Hormel Foods recently sponsored the third National Barrow Show Intercollegiate Meat Judging Contest at the company’s Research & Development facility. Teams from various colleges participated in this invitational contest, hosted by the American Meat Science Association (AMSA).
“This year’s contest had over 47 college contestants. This contest provides a unique opportunity for students from more than 10 land grant universities to learn more about agriculture and processed meats,” said Brian Quandt, product development leader, R&D. “We always receive many comments from the participants that this is a great learning opportunity for them. It also exposes soon-to-be graduating students to Hormel Foods, our culture and our business. It is a great chance to educate, inspire and connect with them as we practice Growing Talent.”
The intercollegiate meat judging program has been in existence since 1926 and AMSA currently sponsors six contests throughout the year. In a traditional contest, fresh pork, lamb and beef are evaluated. This contest featured pork only, both fresh and processed. The winning team was from Kansas State University, and the winning team of the graduate school division was Texas Tech.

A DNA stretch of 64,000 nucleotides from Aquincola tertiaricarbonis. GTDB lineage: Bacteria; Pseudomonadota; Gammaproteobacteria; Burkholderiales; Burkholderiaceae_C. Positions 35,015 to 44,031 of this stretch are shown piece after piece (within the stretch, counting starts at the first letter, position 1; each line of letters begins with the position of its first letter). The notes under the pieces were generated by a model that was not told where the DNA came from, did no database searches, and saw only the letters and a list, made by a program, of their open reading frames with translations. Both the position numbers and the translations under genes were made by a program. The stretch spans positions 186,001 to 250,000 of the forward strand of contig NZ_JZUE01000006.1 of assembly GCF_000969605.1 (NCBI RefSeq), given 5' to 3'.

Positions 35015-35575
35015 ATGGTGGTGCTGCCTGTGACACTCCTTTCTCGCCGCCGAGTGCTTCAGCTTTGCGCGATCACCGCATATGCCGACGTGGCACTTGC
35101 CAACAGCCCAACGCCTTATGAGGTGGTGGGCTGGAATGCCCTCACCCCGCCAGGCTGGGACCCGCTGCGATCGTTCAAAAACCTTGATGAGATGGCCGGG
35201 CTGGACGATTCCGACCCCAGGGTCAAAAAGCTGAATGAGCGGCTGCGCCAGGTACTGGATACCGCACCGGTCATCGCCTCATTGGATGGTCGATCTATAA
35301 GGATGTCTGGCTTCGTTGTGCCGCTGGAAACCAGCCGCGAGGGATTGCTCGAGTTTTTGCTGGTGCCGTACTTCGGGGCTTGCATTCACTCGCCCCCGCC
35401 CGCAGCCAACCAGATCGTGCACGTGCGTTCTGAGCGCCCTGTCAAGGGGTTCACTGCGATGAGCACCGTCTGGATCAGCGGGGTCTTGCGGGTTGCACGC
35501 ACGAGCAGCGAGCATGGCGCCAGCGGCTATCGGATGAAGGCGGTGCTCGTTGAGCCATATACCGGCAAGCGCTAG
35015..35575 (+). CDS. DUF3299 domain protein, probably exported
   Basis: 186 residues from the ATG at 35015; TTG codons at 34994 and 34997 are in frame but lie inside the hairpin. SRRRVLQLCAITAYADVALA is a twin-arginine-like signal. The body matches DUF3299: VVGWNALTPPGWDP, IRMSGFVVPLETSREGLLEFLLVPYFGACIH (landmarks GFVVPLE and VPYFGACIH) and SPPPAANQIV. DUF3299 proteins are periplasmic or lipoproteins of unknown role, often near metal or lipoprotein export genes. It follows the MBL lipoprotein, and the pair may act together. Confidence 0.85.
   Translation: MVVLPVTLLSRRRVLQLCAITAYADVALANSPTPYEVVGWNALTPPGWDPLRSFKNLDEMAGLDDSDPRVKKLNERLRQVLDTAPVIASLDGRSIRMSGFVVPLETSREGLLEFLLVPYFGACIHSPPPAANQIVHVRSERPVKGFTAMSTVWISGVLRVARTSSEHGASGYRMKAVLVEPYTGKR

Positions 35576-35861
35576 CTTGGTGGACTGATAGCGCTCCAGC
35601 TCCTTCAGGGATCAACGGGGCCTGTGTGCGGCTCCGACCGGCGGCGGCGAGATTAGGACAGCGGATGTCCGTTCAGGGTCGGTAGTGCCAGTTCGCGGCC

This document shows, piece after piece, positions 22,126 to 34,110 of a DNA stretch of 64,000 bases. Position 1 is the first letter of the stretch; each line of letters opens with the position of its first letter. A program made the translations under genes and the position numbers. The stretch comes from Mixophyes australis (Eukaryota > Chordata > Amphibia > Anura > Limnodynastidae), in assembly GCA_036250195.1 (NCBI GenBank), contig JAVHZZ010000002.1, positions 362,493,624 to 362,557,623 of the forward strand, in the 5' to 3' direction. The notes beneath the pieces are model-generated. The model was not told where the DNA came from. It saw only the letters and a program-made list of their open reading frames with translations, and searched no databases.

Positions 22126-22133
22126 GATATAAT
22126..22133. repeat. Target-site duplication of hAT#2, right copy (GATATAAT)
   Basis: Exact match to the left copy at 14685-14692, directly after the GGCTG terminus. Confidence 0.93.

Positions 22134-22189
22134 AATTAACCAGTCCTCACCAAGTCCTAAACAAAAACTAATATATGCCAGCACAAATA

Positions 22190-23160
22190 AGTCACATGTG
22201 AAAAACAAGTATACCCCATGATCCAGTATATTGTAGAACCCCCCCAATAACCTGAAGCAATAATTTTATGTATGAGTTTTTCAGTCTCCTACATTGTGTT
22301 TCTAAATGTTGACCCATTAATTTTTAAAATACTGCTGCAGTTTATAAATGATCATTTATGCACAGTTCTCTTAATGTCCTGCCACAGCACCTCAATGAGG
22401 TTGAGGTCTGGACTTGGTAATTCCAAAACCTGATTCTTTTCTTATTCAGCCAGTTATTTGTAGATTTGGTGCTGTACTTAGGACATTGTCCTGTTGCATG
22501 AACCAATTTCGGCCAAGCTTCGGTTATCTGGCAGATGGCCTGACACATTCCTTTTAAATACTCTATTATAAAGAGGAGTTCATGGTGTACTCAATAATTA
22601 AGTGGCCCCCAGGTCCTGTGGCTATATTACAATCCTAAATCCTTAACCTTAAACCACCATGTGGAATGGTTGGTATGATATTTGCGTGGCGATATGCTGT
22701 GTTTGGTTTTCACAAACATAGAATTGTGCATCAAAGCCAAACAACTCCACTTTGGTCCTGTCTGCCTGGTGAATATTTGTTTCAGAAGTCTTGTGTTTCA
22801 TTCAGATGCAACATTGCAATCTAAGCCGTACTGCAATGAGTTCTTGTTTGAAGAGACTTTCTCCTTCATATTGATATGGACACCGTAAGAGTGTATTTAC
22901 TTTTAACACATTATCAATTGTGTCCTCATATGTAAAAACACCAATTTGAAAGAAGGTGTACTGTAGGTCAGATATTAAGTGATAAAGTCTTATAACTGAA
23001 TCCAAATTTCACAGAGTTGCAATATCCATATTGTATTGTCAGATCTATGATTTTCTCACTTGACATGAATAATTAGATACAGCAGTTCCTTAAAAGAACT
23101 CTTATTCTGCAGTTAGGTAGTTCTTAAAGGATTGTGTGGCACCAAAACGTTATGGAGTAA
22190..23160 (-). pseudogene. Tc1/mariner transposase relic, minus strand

“The National Barrow Show Intercollegiate Meat Judging Contest provides a great learning opportunity for the teams by exposing them to classes of both fresh pork cuts and processed meats,” said Nancy Krouse, product development director, R&D. “This contest creates a great experience and exposure to Hormel Foods, and they go back to their schools with very positive beliefs about our company and our employees.”
The official planning committee for the contest includes chairperson Dr. Bucky Gwartney, USDA and AMS; Dr. Gregg Rentfrow, University of Kentucky; Jennifer Everson, Hormel Foods; Brian Quandt, Hormel Foods; Tony Muller, Hormel Foods; and Anne Brucker, Hormel Foods.
The National Barrow Show is held annually in Austin, Minn. The event was started by Hormel Foods in 1946 as a way to establish a standard meat-type hog and educate producers.